My multimeter is consistently showing AT LEAST 10mV voltage between my index fingers’ tips.
Is this reading an actual voltage, I mean, if I let go of the leads it goes to 0, I tap my index fingers on and it jumps to tens of millivolts, fluctuating and just now it stabilized to around 15mV.
…The question is, is the meter actually this precise and how off are these readings?
Where can I actually find info on voltage measurements from fingertips? Surely they have voltage, it’s heard clearly if you tap an amp’s aux connection, y’know…
Also, feel free to suggest me anything interesting to measure with a multimeter, I just got one and I need practice.
I got around 1.2V from the preamp output of my Schiit Vali 2 hp amp (I put the leads against connected RCAs’ prongs). Is this about right?
Okay so I put the leads against my tongue and it stays at about -80mV. Can someone please explain?
Okay, I’ve kept doing these experiments at this voltage sensitivity setting and it shows consistent results - the millivolts measured from different parts of the human body really do show a consistency (somewhat…).
There is a lot of fluctuation, sure, but when I keep the leads in place steadily, the value does stay within a fairly narrow margin. And again, it drops to 0 when I remove the leads, so it’s an actual measurement I have to believe. I’m not sure about how correct it is though.
Anything on this subject? Doctor Jerry Tennant is doing a lot with this kind of thing…
I know what that means, but I can’t tell you that here… @Elk will silence my “butt” in a heartbeat…
Is it a secretive Nikola Tesla document that any electricity firm (and any council) would not like to be released to the public?? Free electricity?
Maybe even shared electric fields for humans? That would be neat wouldn’t it. Though if you ask me, it’s not hard or impossible to, hmm, simulate such a thing. I personally have experiences of “telepathic” EM field closure, that’s what I’d call it. It works not over long distances to cause actional communication, but at very close distance it can do wonders, therapeutically I mean. Anyway…
Really, haven’t any of you ever tried measuring millivolts from your fingertips?
If it’s a high impedance digital voltmeter then it will be pickup of mains EMF - stand under a overhead power line, it might be higher
It does show very small fluctuations even when the leads are in free air. But what explains the consistent measurements from the skin?
It’s normal to have a few mV when you hold two ends of a voltage meter. Try grounding yourself then doing it, the voltage will go away. Easiest way to do this is stand barefoot in grass.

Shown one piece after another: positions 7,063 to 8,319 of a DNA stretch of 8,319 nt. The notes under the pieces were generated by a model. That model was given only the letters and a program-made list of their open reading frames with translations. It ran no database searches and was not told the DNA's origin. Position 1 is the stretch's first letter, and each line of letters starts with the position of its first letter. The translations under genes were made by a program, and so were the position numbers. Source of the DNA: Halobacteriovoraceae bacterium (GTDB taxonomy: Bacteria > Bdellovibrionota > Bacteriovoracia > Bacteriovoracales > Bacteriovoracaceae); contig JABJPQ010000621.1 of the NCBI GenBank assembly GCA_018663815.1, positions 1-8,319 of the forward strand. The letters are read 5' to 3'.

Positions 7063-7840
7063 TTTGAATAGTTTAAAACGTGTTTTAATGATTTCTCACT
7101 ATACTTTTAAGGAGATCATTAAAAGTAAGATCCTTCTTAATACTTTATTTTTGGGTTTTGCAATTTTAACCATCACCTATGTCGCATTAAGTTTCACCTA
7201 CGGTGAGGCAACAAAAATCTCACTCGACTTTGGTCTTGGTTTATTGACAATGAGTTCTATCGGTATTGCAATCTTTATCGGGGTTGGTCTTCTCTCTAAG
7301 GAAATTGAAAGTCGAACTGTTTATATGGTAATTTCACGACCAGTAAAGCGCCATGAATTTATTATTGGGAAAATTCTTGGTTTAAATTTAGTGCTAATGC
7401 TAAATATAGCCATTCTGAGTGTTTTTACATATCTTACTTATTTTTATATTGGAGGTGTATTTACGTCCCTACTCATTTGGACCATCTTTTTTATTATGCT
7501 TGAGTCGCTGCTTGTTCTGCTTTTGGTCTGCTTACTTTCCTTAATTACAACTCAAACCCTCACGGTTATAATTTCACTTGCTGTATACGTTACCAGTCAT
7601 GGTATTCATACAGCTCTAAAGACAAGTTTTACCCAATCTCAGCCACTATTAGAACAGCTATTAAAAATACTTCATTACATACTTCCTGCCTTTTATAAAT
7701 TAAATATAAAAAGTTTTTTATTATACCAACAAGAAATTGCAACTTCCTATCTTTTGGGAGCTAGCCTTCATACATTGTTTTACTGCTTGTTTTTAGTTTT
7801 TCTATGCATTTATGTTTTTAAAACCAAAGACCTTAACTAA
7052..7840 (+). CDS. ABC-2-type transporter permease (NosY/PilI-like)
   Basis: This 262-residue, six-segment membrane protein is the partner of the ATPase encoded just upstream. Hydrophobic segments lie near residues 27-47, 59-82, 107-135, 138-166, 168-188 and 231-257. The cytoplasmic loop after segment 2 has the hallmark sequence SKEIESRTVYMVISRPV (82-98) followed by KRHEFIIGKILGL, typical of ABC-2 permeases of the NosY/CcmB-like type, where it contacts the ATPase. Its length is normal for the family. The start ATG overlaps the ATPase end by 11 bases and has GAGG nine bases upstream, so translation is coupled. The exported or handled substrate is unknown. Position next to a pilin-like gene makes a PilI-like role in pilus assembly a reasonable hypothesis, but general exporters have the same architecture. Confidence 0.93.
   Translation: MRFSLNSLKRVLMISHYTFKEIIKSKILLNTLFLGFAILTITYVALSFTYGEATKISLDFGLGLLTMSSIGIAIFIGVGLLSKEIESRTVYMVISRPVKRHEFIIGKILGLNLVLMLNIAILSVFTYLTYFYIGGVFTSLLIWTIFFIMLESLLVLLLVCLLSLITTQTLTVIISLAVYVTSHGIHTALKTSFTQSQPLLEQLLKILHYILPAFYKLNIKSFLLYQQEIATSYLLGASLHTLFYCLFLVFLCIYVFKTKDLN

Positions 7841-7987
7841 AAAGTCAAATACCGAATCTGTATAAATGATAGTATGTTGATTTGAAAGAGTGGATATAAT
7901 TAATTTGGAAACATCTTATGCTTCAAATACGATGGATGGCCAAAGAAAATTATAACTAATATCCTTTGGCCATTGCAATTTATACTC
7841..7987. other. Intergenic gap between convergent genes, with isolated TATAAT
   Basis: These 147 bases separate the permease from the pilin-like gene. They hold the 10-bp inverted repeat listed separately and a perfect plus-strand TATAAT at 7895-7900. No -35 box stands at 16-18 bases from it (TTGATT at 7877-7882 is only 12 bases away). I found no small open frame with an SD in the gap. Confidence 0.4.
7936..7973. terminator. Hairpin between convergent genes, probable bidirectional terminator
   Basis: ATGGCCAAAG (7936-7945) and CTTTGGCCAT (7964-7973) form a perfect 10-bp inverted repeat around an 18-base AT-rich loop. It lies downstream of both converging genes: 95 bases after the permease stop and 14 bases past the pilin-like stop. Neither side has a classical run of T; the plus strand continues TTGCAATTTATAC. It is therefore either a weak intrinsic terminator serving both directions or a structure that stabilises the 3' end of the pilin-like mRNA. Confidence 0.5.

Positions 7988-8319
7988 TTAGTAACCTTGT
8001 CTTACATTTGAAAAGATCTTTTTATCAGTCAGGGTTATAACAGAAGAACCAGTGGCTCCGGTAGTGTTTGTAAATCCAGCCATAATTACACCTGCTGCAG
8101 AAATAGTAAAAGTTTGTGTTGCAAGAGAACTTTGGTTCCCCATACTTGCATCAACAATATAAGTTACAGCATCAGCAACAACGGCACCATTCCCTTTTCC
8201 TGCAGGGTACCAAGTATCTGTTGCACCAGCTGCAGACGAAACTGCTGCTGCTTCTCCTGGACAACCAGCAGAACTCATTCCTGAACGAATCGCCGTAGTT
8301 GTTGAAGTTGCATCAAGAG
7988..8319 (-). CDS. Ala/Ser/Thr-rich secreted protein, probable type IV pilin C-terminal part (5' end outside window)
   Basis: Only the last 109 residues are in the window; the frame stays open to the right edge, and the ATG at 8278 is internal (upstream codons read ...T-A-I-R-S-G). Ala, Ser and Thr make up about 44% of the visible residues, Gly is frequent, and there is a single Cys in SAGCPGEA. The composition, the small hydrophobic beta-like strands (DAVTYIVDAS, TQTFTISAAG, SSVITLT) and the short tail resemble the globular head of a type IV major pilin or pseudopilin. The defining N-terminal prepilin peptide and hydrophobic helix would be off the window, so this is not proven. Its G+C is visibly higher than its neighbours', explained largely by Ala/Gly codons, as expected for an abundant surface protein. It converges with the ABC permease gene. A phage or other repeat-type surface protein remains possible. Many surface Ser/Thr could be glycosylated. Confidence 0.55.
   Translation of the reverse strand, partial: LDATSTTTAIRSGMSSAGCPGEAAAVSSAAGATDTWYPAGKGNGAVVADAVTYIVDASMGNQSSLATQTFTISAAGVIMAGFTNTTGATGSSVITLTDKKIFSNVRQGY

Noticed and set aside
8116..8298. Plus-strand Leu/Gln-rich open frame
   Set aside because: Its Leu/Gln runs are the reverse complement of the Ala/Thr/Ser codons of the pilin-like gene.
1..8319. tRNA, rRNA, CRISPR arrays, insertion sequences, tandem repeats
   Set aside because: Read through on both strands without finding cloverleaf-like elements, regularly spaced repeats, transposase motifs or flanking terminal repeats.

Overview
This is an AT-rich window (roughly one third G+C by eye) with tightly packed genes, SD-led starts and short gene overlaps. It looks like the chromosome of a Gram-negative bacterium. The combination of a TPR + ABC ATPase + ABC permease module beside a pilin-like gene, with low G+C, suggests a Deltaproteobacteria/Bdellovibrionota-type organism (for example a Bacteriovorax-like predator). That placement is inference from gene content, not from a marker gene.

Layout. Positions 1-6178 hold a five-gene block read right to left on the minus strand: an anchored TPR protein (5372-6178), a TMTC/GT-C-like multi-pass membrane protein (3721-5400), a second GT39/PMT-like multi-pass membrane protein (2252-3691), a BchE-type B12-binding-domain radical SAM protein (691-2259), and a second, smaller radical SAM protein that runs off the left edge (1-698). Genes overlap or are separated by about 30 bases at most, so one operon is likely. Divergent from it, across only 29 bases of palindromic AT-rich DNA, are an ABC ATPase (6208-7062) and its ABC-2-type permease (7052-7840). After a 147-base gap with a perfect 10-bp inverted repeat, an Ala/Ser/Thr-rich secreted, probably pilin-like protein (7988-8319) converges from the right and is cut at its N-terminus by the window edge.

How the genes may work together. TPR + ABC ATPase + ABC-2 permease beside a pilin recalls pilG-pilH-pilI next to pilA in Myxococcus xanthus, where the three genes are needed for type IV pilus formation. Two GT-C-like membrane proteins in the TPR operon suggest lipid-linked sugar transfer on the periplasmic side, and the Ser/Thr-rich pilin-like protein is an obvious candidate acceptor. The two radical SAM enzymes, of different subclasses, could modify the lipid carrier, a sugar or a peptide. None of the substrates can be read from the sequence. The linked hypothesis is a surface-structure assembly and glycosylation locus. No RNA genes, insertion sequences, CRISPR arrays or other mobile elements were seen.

Our bodies are rife with electrical activity. You are measuring difference in voltage potential between your fingertips; there is an electron imbalance between the electrodes.
Yes, obviously. I’m just wondering how accurate these readings might be.
Just now I got 50mV between my index fingers. It’s hard to Google the subject and find actual precise measurements because I don’t really know if this has been studied that much. (What field even studies this?)
I am sorry to have provided you with obvious information.
I suggest you look up electrodermal activity.
Best of luck finding the information you seek.
A fairly small shock will alter an anomalous Heart Beat (50W/s for less than .02s for cardioversion, 200-400 for defibrillation) The electrical potential of nerve cells in the heart are -20-50 mV so a small voltage at the fingertips where a pulse oximeter reads is expected
“I suggest you look up electrodermal activity.”
THANKS. Just that. Apparently what I’ve been measuring is called galvanic skin potential (GSP).
Now this is just great, now I’ll have to get more precise tools for dermal measurements.
This has been a thing for decades in psychological research apparently… Well, no wonder, we work on electricity.
Since there’s relatively a lot of engineer-type people here with expensive electronics gear,
I’d ask: If you have a very precise multimeter, what does it read in mV from your: fingertips, tongue?
Sigh. I finally cracked. With voltmeter between 2 adjacent fingers 4mV. Using a scope between the same 2 fingers the DC offset is about the same, but it is actually a mains frequency sine wave. Make of that what you will.